The Arabic-language service of Russian Sputnik News Agency reported that 48 terrorists were killed in failed attack by Tahrir al-Sham terrorists on government forces' military positions.

Meantime, 20 Syrian Army soldiers were also killed in clashes with the terrorists and some others were also wounded.

Full report at:



UAE Foreign Minister: We seek the containment of the Syrian crisis

6 March 2019

The United Arab Emirates’ Foreign Minister has said that Abu Dhabi seeks to discuss the containment of the Syrian crisis with Moscow during Russian Foreign Minister Sergei Lavrov’s visit to the emirate.

UAE Minister of Foreign Affairs Sheikh Abdullah bin Zayed Al Nahyan said there was “intention and desire” by Arab parties in seeing Syria return to the Arab world but added that much work was needed.

“There is no doubt that we have had disagreements with the Syrian government’s approach in the many steps it has taken internally. But we are now in front of developments where we see an increase in the influence of Russia and Iran while there is an Arab absence. We think that this Arab absence is unacceptable,” he told reporters during a joint press conference with Lavrov.

“For that reason, we have worked with our Russian brothers and others to discuss the containment of the crisis but to also contain Syria. When we say containment, we are talking about Syria being a part of the Arab region; being part of the Arab countries and efforts. Unfortunately, we are now seeing Syria far from that,” he added.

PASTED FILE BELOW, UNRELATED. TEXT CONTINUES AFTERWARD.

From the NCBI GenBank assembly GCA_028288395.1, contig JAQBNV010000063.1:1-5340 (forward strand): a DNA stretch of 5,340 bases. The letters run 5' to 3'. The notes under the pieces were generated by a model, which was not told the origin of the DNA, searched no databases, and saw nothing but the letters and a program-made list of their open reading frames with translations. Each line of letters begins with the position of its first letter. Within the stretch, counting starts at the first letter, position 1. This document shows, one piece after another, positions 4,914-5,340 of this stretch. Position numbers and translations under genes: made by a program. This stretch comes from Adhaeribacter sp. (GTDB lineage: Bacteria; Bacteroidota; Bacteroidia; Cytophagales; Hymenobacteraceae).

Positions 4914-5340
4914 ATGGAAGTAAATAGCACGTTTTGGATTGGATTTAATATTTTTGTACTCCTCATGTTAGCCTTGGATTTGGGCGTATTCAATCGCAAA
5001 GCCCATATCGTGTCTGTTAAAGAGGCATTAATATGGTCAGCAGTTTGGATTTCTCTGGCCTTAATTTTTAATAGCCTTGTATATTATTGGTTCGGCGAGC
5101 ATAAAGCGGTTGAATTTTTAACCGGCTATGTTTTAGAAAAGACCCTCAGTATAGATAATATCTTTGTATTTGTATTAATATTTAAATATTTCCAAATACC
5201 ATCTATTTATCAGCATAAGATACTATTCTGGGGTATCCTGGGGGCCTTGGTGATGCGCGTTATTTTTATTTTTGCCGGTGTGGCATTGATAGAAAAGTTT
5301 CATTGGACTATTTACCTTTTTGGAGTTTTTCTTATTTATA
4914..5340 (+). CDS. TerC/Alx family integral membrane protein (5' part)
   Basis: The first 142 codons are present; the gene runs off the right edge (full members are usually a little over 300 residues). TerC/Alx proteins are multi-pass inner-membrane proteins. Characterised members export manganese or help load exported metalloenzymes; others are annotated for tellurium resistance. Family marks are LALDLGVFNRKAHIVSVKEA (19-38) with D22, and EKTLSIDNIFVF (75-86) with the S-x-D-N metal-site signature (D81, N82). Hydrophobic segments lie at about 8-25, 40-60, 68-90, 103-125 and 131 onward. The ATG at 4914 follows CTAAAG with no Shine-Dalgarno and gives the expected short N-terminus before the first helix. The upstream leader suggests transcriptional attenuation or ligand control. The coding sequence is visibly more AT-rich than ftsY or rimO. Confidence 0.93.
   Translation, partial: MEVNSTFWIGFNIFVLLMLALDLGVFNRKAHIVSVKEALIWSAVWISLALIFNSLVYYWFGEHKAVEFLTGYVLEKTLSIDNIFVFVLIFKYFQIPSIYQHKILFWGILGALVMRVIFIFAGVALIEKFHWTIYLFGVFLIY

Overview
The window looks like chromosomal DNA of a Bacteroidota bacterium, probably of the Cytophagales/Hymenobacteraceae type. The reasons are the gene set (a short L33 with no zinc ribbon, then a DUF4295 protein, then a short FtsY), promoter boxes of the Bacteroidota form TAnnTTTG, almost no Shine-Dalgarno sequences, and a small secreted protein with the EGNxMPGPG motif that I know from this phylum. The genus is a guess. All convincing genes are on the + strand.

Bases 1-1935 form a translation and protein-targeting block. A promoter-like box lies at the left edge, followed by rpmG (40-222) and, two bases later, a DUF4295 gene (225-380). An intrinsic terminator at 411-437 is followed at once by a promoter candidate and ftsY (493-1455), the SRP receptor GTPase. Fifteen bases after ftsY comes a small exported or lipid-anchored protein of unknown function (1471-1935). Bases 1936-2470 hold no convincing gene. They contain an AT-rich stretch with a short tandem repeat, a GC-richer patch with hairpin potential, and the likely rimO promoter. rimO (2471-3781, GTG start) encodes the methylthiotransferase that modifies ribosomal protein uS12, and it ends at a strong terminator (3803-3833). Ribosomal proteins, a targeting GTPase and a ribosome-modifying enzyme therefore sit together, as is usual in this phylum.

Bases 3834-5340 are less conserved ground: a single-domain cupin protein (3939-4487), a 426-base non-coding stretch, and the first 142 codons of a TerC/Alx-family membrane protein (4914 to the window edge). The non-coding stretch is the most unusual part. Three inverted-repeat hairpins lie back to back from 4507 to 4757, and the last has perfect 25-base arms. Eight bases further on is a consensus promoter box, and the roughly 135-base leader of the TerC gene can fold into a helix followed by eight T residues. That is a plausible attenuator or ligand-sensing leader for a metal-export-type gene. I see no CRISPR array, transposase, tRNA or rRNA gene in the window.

For his part, Lavrov said that Russia and the UAE shared common stances on ensuring regional stability and security.

“We also share stances on efforts to ensure stability in the region and we are confident that regional security cannot be achieved unless crises are overcome through diplomatic means based on international legitimacy,” Lavrov said.

The UAE Foreign Minister said that Abu Dhabi decided to open its embassy in Damascus to begin such steps but “this needs interaction from Damascus and the Arab parties.”

“We believe that we are still at the beginning of this march but this requires joint efforts from Damascus and Arab parties to work together. We are still far from this situation but I believe there is an intention, and a desire, but it still requires much work from different parties,” he said.